The case is surrounded by important non-climatic factors as well. As mentioned, basal ice formation impacts Sámi pastoralism negatively as it blocks or even rots ground lichens. This is even more problematic at this point in time as there has been a massive decline in ground lichens and pendulous lichens since the 1950s due to forestry practices (Horstkotte & Moen, 2019; Horstkotte et al., 2011; Sandström et al., 2016). With already less food during winter, extensive basal ice formation events force Sámi pastoralists to either migrate to old-growth forests with pendulous lichens (which have decreased significantly) or use supplementary feeding, which Sámi pastoralists do not view as a long-term solution. Thus, it is important to look into the state of the forest ecosystem as well.
From a natural scientific perspective, we are currently investigating questions such as:
What are relevant causal factors that lead to basal ice formation events having an impact on Sámi pastoralism?
How might climate change have contributed to those causal factors?
How might climate change make such an event even more severe in the future?
From a social scientific perspective, we combine these biophysical insights with analysis of the social-historical context, place attachment, and narratives to better achieve more contextually relevant advice on pathways forward. Specifically, our project is designed to support reindeer herding communities’ to articulate stronger claims surrounding the environmental and climatic conditions that shape their livelihoods when interacting with authorities and civil society organizations.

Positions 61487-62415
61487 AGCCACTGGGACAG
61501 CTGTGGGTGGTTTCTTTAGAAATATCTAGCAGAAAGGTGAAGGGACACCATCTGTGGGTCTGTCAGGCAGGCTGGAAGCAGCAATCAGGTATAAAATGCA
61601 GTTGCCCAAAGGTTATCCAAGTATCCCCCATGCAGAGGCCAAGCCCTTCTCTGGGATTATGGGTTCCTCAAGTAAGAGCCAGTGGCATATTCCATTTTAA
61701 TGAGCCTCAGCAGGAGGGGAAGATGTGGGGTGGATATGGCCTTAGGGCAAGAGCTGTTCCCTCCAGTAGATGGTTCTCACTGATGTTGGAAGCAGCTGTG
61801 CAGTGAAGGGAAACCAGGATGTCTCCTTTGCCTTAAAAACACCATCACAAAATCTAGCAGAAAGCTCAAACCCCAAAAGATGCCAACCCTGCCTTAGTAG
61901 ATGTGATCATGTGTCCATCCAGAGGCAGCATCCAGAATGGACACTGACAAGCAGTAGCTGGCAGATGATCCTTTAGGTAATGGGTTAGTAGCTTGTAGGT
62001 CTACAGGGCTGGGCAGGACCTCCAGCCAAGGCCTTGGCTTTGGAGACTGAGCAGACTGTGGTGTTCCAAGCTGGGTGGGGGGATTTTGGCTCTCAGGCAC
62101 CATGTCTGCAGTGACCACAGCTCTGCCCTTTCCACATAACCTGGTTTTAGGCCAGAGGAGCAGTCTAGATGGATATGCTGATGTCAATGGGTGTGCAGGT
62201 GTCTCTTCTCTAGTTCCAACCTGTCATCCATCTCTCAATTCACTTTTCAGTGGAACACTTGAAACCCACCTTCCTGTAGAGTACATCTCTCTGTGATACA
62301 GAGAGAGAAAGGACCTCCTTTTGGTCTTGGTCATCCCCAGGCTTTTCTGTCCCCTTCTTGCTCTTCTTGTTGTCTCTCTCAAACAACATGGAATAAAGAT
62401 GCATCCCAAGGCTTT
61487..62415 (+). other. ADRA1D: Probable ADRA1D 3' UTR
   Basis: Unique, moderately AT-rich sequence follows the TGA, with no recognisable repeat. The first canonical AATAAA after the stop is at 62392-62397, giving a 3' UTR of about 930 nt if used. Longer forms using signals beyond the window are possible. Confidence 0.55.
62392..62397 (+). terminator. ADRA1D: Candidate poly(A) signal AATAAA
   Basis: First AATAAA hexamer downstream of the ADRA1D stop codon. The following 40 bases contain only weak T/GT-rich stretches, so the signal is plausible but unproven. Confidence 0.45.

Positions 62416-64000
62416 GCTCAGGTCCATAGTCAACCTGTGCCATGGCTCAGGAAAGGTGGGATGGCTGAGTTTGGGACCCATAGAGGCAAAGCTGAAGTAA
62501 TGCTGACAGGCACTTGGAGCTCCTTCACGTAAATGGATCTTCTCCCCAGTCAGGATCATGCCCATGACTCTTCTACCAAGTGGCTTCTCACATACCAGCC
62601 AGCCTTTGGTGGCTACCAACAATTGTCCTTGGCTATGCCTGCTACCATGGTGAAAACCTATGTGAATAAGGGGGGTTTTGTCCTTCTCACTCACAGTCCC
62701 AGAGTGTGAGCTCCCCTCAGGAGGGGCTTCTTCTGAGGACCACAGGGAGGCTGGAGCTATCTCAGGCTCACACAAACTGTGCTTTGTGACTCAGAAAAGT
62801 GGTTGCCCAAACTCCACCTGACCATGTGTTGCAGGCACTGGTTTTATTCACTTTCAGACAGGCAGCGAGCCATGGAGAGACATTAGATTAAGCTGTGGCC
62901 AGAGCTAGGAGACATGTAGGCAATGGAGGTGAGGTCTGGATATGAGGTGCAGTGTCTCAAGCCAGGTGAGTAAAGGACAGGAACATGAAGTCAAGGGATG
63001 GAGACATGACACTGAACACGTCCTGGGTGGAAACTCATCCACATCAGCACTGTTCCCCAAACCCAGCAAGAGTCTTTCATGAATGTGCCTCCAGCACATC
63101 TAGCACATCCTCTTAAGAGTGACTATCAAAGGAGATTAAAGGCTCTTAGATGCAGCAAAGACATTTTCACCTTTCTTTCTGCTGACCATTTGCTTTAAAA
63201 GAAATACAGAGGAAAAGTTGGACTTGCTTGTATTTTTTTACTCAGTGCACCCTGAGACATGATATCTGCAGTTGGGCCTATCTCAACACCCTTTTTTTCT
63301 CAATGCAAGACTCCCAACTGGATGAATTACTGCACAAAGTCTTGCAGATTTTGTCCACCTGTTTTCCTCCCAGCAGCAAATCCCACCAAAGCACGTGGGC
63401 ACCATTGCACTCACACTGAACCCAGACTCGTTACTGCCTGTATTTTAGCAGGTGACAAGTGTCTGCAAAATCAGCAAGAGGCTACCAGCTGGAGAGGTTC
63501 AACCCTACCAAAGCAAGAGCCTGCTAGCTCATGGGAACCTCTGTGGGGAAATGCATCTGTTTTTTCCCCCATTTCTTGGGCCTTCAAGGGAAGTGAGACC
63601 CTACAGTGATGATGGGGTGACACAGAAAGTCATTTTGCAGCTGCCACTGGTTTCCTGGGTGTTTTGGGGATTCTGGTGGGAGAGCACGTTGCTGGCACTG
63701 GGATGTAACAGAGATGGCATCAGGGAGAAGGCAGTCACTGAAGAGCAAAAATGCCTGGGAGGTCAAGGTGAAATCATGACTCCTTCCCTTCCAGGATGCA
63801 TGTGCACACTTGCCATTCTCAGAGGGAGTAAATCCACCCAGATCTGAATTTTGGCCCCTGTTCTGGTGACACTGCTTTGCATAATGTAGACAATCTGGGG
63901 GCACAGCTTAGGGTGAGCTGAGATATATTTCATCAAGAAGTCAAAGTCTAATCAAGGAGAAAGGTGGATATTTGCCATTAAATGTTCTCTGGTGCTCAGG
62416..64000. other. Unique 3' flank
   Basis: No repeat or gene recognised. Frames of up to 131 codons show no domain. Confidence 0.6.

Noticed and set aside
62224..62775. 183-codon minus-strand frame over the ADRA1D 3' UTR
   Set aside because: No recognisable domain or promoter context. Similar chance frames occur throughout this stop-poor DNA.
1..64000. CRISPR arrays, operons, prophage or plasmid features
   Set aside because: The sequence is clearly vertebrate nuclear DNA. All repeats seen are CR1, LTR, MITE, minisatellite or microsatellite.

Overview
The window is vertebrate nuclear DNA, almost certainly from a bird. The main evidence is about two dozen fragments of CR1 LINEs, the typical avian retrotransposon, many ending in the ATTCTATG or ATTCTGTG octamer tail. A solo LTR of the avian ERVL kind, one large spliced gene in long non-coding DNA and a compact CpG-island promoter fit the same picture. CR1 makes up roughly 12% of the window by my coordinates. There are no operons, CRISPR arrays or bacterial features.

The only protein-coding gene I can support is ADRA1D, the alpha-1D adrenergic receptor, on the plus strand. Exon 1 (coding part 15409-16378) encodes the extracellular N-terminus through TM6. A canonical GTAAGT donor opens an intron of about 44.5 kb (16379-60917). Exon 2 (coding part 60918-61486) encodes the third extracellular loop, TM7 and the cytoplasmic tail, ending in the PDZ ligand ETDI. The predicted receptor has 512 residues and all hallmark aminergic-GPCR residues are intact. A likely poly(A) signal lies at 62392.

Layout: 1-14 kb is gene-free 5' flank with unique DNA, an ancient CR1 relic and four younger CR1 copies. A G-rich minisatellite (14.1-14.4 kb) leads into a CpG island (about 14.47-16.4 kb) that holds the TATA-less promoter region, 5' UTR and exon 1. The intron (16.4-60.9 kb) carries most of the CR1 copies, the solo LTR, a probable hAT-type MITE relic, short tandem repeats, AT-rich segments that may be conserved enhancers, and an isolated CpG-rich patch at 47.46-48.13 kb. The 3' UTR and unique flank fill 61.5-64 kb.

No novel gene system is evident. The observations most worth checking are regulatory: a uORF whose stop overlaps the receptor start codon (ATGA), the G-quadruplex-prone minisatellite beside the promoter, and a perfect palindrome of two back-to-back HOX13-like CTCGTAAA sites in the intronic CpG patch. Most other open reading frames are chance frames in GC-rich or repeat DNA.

Follow our research here on this website and by following case study leader David Harnesk on Twitter.
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Riseth, J. Å., Tømmervik, H., Helander-Renvall, E., Labba, N., Johansson, C., Malnes, E., Bjerke, J. W., Jonsson, C., Pohjola, V., Sarri, L. E., Schanche, A., & Callaghan, T. V. (2011). Sámi traditional ecological knowledge as a guide to science: Snow, ice and reindeer pasture facing climate change. Polar Record, 47(3), 202–217.
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Sandström, P., Cory, N., Svensson, J., Hedenås, H., Jougda, L., & Borchert, N. (2016). On the decline of ground lichen forests in the Swedish boreal landscape: Implications for reindeer husbandry and sustainable forest management. Ambio, 45(4), 415–429.
Scoones, I. (2020). Pastoralists and peasants: perspectives on agrarian change. Journal of Peasant Studies.